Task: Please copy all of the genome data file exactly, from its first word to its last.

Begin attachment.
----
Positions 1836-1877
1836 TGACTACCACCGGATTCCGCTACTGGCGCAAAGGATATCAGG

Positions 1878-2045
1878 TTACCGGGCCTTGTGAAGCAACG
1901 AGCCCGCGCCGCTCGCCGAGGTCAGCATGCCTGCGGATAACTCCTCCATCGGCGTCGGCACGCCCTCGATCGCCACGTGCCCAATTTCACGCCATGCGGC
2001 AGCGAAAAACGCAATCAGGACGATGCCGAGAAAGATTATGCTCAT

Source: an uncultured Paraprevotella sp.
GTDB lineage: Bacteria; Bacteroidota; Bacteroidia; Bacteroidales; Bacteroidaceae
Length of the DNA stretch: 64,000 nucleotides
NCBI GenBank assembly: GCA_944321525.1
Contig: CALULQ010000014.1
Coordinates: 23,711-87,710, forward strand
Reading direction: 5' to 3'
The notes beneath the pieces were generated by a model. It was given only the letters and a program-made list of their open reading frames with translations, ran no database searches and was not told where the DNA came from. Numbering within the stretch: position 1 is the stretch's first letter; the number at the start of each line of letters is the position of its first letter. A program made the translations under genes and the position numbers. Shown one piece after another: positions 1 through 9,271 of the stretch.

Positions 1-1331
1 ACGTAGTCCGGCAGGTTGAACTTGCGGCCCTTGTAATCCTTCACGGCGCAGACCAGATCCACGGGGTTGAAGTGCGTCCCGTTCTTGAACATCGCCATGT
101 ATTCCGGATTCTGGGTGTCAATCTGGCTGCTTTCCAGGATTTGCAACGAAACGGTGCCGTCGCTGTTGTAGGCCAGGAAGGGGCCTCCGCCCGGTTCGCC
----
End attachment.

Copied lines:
Positions 1836-1877
1836 TGACTACCACCGGATTCCGCTACTGGCGCAAAGGATATCAGG

Positions 1878-2045
1878 TTACCGGGCCTTGTGAAGCAACG
1901 AGCCCGCGCCGCTCGCCGAGGTCAGCATGCCTGCGGATAACTCCTCCATCGGCGTCGGCACGCCCTCGATCGCCACGTGCCCAATTTCACGCCATGCGGC
2001 AGCGAAAAACGCAATCAGGACGATGCCGAGAAAGATTATGCTCAT

Source: an uncultured Paraprevotella sp.
GTDB lineage: Bacteria; Bacteroidota; Bacteroidia; Bacteroidales; Bacteroidaceae
Length of the DNA stretch: 64,000 nucleotides
NCBI GenBank assembly: GCA_944321525.1
Contig: CALULQ010000014.1
Coordinates: 23,711-87,710, forward strand
Reading direction: 5' to 3'
The notes beneath the pieces were generated by a model. It was given only the letters and a program-made list of their open reading frames with translations, ran no database searches and was not told where the DNA came from. Numbering within the stretch: position 1 is the stretch's first letter; the number at the start of each line of letters is the position of its first letter. A program made the translations under genes and the position numbers. Shown one piece after another: positions 1 through 9,271 of the stretch.

Positions 1-1331
1 ACGTAGTCCGGCAGGTTGAACTTGCGGCCCTTGTAATCCTTCACGGCGCAGACCAGATCCACGGGGTTGAAGTGCGTCCCGTTCTTGAACATCGCCATGT
101 ATTCCGGATTCTGGGTGTCAATCTGGCTGCTTTCCAGGATTTGCAACGAAACGGTGCCGTCGCTGTTGTAGGCCAGGAAGGGGCCTCCGCCCGGTTCGCC